The bonus is that the Squidoo lens and Hubpages can all link to each other as well as the promotion website. The promotion website can also link to all of the Squidoo lens and Hubpages. This effectively creates a link relationship that is greater than one-to-one for each article (a non-linear relationship for you nerds like myself).

The bad news is that I just don’t have time every day to write four different articles on four different topics, post them to 10 article directories, convert them to Squidoo lens and Hubpages, and then make them all link to each other. I can’t do that every day for 30 days.

So the new plan is to create 20 such articles for each money-making path within a 30 day period. This will allow me to write more then one article in a day, and to post them when it’s convenient for me. I just have to make sure I do 20 of them within 30 days.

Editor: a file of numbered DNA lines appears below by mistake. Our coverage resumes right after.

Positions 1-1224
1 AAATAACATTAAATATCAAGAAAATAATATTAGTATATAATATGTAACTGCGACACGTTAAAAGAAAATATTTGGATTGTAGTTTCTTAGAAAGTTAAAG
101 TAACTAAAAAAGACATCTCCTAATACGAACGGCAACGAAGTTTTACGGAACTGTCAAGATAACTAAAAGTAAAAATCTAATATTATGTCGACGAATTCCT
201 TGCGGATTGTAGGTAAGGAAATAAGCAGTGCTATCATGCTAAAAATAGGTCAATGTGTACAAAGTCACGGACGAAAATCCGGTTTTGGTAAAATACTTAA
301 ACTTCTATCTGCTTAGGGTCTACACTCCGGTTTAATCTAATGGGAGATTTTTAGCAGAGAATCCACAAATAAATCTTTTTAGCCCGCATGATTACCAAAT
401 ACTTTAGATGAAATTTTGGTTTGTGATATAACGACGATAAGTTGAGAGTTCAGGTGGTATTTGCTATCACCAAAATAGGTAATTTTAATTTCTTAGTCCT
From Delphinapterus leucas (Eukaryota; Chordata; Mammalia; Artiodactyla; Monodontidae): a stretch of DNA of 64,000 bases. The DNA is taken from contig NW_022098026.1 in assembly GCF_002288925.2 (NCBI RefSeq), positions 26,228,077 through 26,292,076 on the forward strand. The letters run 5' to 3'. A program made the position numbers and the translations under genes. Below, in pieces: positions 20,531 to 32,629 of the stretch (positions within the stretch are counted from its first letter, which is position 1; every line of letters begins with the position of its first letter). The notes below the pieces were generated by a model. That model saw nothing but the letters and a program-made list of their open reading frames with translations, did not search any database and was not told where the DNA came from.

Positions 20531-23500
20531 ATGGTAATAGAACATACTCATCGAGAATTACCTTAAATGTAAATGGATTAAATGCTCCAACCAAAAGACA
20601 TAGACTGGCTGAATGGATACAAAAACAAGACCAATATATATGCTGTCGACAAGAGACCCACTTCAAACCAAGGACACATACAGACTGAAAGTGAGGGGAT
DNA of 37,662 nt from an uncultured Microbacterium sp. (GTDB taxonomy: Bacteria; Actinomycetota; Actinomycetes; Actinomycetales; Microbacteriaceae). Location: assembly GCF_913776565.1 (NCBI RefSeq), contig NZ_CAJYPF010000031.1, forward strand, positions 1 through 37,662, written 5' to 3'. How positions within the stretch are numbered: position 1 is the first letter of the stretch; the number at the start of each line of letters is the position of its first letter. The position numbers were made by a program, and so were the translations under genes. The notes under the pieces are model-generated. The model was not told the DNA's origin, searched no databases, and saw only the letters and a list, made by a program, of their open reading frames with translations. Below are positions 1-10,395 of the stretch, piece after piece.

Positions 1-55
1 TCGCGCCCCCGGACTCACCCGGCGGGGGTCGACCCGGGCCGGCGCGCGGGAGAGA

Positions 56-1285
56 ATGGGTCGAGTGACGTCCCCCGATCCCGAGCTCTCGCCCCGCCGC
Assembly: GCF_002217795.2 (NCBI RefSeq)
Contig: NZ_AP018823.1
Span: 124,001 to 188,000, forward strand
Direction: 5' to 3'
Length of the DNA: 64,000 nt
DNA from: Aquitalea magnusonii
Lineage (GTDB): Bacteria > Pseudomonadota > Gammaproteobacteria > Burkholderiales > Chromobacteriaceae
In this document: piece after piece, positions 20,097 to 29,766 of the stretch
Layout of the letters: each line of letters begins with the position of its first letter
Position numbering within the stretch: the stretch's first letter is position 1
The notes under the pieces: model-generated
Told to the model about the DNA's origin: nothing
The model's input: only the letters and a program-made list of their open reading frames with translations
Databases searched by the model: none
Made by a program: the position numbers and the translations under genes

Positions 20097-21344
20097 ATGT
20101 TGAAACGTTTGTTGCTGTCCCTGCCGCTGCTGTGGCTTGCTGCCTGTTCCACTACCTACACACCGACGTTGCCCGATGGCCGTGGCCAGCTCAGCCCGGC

20 articles per money-making path times 10 article directories is 200 quality back-links for each path. Add to that the network of Squidoo lens and Hubpages, and the network multiplies. I think it will be effective, but we’ll have to see how it plays out. That’s the point of the Article Challenge, after all.

I already have one article written for each money-making path, with plenty more ideas available for each. So I plan on getting started with the actual link-building within the next few days.

Expect another progress report soon!

Related posts:
Article Challenge Update II
The ER’s Money Blog Article Challenge